February 11, 2003
Testimony of Linda McDougal
First, I want to thank Chairman Gregg, Chairman Hatch, and Senators Kennedy and Leahy. I greatly appreciate the opportunity you have given me. My name is Linda McDougal and I am a victim of medical malpractice.
I am 46 years old. I live with my husband and sons in Woodville, a small community in northwestern Wisconsin. My husband and I are both veterans of the United States Navy. This is my story.
About 8 months ago, in preparation for my annual physical, I went to the hospital for a routine mammogram. I was called back for additional testing and had a needle biopsy. Within a day I was told that I had breast cancer.
My world was shattered. My husband I discussed the treatment options and decided on the one that would give me the best chance of survival, and maximize my time alive with my family. We made the difficult, life-changing decision to undergo what we believed was the safest, long-term treatment - a double mastectomy.
Forty-eight hours after my surgery, the surgeon walked in my room and said, "I have bad news for you. You don't have cancer."
I never had cancer. My breasts were needlessly removed. The pathologist switched my biopsy slides and paper work with someone else's. Unbelievably, I was given another woman's results.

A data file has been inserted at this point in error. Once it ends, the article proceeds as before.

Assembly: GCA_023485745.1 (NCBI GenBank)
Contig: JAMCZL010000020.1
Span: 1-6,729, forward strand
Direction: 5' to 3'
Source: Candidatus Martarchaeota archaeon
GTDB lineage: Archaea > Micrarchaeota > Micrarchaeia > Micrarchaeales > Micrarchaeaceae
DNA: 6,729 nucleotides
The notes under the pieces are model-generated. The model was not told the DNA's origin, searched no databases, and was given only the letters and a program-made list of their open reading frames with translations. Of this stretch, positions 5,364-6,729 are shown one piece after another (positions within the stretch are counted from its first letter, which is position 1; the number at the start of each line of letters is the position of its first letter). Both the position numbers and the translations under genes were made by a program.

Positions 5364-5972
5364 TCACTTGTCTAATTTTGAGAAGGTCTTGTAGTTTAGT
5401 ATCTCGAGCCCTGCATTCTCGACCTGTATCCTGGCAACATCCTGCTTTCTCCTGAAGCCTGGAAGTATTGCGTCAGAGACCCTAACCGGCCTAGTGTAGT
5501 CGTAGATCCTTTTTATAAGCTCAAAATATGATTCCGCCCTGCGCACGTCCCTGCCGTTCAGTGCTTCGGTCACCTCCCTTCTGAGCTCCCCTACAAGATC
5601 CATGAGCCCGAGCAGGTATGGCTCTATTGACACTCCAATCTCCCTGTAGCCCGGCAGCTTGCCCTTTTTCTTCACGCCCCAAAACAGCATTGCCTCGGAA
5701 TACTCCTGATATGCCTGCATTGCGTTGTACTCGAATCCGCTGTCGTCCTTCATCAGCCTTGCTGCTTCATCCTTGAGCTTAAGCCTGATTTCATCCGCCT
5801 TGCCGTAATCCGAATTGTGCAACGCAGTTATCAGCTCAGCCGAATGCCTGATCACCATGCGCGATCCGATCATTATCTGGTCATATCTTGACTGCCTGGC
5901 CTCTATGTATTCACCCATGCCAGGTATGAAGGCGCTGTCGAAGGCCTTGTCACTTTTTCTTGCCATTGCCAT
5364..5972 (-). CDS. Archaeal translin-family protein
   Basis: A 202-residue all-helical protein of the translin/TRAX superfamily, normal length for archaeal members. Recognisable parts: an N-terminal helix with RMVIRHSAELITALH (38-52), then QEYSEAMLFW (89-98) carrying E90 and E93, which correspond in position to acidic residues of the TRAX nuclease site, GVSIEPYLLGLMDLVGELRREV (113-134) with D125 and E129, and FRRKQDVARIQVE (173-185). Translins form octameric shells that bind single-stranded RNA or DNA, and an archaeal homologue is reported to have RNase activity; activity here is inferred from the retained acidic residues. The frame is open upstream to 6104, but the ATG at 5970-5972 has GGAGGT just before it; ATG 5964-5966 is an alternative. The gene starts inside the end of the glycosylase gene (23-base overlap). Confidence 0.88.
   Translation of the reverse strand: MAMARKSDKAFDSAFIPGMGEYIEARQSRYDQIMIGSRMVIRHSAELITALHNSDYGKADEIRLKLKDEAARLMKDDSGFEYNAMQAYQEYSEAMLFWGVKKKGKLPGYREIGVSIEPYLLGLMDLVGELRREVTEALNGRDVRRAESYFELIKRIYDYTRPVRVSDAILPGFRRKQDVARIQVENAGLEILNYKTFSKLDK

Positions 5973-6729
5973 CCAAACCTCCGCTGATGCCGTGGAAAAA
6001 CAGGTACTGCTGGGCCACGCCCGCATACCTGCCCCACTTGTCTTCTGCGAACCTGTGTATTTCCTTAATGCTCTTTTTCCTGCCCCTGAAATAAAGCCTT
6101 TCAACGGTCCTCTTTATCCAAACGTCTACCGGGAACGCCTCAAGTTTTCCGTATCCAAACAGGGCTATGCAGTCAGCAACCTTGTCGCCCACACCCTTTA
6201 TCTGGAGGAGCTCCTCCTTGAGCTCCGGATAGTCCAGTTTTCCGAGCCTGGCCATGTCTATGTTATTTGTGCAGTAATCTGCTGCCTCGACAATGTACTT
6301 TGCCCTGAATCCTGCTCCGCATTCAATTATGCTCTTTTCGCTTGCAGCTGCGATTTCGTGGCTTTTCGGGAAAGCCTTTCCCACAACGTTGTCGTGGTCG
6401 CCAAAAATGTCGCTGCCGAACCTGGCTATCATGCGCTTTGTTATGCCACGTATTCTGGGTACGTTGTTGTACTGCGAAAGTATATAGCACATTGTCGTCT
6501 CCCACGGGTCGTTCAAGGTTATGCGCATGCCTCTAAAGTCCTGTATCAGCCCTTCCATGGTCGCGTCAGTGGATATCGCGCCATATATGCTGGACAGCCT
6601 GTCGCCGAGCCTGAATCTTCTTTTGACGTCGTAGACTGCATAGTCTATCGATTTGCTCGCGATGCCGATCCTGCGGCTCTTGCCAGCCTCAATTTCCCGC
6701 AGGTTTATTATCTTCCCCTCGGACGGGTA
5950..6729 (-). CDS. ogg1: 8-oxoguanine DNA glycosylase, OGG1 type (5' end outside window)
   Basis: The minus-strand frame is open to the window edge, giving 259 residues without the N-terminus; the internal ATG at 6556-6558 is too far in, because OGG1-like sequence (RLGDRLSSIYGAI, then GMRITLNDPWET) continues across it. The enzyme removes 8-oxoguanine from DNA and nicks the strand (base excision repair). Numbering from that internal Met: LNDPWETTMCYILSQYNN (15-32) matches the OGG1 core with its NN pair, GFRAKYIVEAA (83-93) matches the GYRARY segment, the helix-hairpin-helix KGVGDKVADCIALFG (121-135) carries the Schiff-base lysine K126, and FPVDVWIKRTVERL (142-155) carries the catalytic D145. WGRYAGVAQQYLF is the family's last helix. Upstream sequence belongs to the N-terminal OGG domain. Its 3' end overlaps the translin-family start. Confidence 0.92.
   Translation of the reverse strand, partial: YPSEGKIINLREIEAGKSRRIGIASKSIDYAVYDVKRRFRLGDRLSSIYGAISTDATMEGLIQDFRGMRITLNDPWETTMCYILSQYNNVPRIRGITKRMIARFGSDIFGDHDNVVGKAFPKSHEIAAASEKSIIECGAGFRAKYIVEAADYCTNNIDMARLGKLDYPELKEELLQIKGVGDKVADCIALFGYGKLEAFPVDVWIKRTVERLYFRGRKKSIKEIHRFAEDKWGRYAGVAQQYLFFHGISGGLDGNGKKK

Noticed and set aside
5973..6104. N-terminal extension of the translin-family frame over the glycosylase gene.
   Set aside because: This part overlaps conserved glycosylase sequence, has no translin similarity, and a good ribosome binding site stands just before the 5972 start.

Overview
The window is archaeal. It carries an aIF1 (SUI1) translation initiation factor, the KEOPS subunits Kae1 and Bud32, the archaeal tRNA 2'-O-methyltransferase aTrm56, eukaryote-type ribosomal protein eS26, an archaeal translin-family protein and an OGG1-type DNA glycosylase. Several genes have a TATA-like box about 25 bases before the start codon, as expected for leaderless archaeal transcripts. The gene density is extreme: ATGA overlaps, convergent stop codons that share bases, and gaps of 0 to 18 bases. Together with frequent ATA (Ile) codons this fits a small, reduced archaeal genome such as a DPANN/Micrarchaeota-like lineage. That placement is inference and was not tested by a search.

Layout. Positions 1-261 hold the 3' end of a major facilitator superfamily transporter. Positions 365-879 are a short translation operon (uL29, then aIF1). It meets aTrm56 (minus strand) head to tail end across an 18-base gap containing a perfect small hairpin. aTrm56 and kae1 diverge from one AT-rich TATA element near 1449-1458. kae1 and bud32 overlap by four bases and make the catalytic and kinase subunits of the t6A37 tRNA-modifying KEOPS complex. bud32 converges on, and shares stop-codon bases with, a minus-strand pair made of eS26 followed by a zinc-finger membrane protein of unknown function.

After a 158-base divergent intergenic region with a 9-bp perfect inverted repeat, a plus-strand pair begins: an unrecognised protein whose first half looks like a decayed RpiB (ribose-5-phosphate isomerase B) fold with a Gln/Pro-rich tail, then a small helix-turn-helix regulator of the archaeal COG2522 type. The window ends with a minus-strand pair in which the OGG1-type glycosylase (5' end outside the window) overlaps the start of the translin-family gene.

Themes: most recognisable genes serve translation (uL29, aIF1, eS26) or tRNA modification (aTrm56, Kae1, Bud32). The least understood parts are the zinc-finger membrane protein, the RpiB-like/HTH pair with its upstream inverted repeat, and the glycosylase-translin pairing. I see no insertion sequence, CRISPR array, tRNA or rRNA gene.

I was in shock. My husband was with me in the room and we were reduced to tears. Today, I am still in shock. To some extent, it was easier to hear from the doctor that I supposedly had cancer, than to hear - after both my breasts were taken from me - the fact that I never had cancer. How could the doctors have made this awful mistake?
The medical profession betrayed the trust I had in them.
It's been very difficult for me to deal with this. My scars are not only physical, but emotional. After my breasts were removed, I developed raging infections requiring emergency surgery. Because of my ongoing infections, I am still unable to have reconstructive surgery. I don't know whether I will ever be able to have anything that will ever resemble breasts.
After I came forward publicly with my story, I was told that one of the pathologists involved had a ten-year exemplary performance record, and that she would not be reprimanded or punished in any way until a second "incident" occurred. Should someone else have to suffer or even die before any kind of disciplinary action is taken?
While there are no easy answers, apparently now the insurance industry is telling Congress it knows exactly how to fix what it believes to be the "problem" caused by malpractice - by limiting the rights of people, like me, who have suffered permanent, life-altering injuries.
Arbitrarily limiting victims' compensation is wrong. Malpractice victims that may never be able to work again and may need help for the rest of their lives should be fairly compensated for their suffering. Without fair compensation, a terrible financial burden is imposed on their families.
Those who would limit compensation for life-altering injuries say that malpractice victims still would be compensated for not being able to work, meaning, they would be compensated for their economic loss. Well, I didn't have any significant economic loss. My lost wages were approximately $8,000, and my hospital expenses of approximately $48,000 were paid for by my health insurer. My disfigurement from medical negligence is almost entirely non-economic.